Looking at the condition of some highly treacherous buildings in Kolkata, the KMC on Thursday decided to send a notice to the owners of these dilapidated buildings, which need to be vacated the earliest possible. In the past few years deaths have been reported in these areas putting the system in absolute chaos. The number of dangerous buildings in Kolkata comes to 3000 with the highest concentration of unsafe buildings in the Burrabazar area, the city’s trading hub. We all know that Kolkata is home to some of the magnificent heritage buildings like the Victoria Memorial, Metclafe Hall, Metropolitan Museum, St. Paul’s Cathedral and Jora Shanko Thakur Bari to name a few.
If we could restore these historical monuments with such dexterity and passion then why should the other age old residential and office buildings fall short of this prestigious tag and be allowed to reduced to rubble? Moreover it’s the lives of the people living in these centuries old edifice that is threatened, with minimum or no chances of escape.
A civic body conducted a study on the number of dangerous buildings in Kolkata way back in 1997. The recent collapse of an old building in Pathuriaghata that killed seven families on Tuesday is a real eye-opener. The civic body is now armed with amended building laws which allows it to take possession and rescue the owners from unforeseen circumstances. But what arouses curiosity is that, in spite of knowing that such buildings are far from safe why do people still reside in such buildings? Ironically some of the residents living in such buildings pay rent as low as 100 Rs. per month and are reluctant to leave as it’s out of question to get a house at such cheap rent.
This Tuesday a century old building collapsed in 42 Pathuriaghata street and bodies of two people named Himadri Pahar (30) and Hansa Sahu (20) was recovered from the rubble. While most of the residents managed to escape the building, Pahar and Sahu weren’t so lucky.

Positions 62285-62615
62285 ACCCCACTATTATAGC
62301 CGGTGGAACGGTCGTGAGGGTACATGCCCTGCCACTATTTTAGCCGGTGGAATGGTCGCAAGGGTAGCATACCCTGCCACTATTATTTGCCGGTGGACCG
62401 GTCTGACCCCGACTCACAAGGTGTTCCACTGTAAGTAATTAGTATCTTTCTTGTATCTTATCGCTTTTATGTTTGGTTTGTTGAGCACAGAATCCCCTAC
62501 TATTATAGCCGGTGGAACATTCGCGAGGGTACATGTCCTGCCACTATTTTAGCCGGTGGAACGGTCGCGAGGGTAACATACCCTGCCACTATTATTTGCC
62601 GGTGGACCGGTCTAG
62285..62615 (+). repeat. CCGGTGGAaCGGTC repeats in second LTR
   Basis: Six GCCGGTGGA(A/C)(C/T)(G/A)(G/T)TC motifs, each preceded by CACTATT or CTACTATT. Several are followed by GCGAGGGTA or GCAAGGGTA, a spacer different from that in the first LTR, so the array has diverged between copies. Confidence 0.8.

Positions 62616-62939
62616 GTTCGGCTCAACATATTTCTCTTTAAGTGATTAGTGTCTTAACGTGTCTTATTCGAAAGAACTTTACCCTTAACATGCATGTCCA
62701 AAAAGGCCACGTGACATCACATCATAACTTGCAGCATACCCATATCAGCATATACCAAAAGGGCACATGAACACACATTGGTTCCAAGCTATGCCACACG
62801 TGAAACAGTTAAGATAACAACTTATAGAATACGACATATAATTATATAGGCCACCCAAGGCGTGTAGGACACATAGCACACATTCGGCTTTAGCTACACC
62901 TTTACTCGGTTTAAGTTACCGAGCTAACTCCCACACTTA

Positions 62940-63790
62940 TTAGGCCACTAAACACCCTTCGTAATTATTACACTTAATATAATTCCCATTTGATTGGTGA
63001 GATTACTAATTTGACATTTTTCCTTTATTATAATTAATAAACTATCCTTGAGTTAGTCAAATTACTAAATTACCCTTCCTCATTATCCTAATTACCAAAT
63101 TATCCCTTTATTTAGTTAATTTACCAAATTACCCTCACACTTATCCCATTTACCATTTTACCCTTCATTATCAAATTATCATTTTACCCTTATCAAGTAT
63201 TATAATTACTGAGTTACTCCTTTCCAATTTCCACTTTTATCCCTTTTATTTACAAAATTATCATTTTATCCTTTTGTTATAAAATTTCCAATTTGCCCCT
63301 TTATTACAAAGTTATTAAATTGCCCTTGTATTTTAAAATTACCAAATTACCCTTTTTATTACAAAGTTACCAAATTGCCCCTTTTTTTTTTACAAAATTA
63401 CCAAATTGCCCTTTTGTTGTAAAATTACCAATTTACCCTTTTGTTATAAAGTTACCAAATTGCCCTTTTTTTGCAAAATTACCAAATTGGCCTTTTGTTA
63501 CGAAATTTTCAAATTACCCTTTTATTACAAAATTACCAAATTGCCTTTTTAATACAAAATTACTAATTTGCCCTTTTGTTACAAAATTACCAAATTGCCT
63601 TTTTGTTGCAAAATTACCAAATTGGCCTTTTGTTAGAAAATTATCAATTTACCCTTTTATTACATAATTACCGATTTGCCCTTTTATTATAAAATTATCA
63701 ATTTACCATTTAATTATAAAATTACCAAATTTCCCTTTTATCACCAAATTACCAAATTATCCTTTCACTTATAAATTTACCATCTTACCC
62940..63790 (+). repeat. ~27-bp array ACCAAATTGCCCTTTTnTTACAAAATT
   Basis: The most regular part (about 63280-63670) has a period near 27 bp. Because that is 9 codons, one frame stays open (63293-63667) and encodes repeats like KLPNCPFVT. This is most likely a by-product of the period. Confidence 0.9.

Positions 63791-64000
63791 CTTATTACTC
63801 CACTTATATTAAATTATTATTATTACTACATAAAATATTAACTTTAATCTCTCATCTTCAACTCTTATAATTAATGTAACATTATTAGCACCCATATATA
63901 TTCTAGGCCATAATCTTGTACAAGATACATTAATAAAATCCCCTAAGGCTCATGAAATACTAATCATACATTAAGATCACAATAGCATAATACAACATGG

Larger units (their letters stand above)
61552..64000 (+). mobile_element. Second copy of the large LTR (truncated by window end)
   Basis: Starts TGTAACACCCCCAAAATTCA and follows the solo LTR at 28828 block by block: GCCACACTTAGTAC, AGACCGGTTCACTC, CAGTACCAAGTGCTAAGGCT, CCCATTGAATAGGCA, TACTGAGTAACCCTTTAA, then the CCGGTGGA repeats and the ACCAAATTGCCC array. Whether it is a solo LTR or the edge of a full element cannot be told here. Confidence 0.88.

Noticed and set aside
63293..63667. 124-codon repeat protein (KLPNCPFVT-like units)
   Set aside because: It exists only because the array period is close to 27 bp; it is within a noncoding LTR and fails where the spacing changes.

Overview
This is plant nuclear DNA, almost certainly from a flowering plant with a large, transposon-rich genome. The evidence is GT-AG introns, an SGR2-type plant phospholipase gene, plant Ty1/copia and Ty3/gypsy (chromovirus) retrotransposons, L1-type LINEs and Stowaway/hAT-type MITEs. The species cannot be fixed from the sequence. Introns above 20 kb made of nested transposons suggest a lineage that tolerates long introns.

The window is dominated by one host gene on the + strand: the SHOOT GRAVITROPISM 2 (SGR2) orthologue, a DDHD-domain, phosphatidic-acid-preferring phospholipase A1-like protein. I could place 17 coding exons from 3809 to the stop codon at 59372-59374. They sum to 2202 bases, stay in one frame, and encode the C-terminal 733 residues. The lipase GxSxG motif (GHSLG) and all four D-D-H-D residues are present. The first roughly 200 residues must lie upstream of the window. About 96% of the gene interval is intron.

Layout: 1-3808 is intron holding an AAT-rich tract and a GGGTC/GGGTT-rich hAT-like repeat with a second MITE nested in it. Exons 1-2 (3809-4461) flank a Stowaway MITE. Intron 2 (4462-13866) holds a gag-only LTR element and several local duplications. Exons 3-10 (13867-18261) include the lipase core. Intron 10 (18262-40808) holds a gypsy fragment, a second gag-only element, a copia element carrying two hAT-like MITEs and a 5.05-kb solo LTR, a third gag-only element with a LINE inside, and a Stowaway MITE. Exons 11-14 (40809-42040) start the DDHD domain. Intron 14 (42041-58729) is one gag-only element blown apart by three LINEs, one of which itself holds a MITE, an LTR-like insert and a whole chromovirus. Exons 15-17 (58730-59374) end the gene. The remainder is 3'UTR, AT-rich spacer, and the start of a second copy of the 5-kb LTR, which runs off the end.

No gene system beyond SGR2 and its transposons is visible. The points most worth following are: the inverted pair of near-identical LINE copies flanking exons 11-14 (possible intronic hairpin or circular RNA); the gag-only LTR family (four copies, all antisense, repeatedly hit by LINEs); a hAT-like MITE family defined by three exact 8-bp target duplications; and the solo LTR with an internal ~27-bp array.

Earlier the civic body had to face several hurdles even if the owner of a building wished to take on repairing work and asked the tenants to vacate the building. In such a case the tenants would move to court and put a stay on the civic order.
There are around 1000 treacherous buildings with little or zero maintenance in the Bowbazar, college street, Bhowanipore, Kalighat and Jorabagan area, which need serious renovation or reconstruction. Most of the residents refuse to vacate such buildings due to their prime and central location, which caters to their business and transport needs.
The problem is most of the times an owner cannot solely declare a building unsafe as there is more than one owner involved. It’s often hard for the owners and the civic engineers to come to terms with these owners as they are reluctant to demolish or repair the crumbling parts of the buildings. And the tenants too put their foot down when it comes to vacating the buildings.
In the corporation act started in 1984, the municipal commissioner was authorized to register an order to vacate a building if it was considered highly unsafe. If the need be he even has the powers to order the police to vacate the building, a rule which the civic body agreed is hardly implemented.
Under the latest plans of the KMC, notices will be sent to all the high risk buildings and incase the civil body fails to recognize in the owners, the tenants will be roped in and intimated about the alarming situation. The Kolkata police will play a pivotal role in area wise evacuation and subsequent demolition of all the dilapidated buildings.
“We will send our inspectors to find out the most vulnerable buildings in the city. Once they are identified, we will send notices to the owners or tenants to move out of these buildings,” said Mayor Sovan Chatterjee. The Mayor seriously hoped that from recent collapse of insecure buildings, the inmates of similar buildings would cooperate with the KMC building department and vacate the building till a new building is erected at the old site.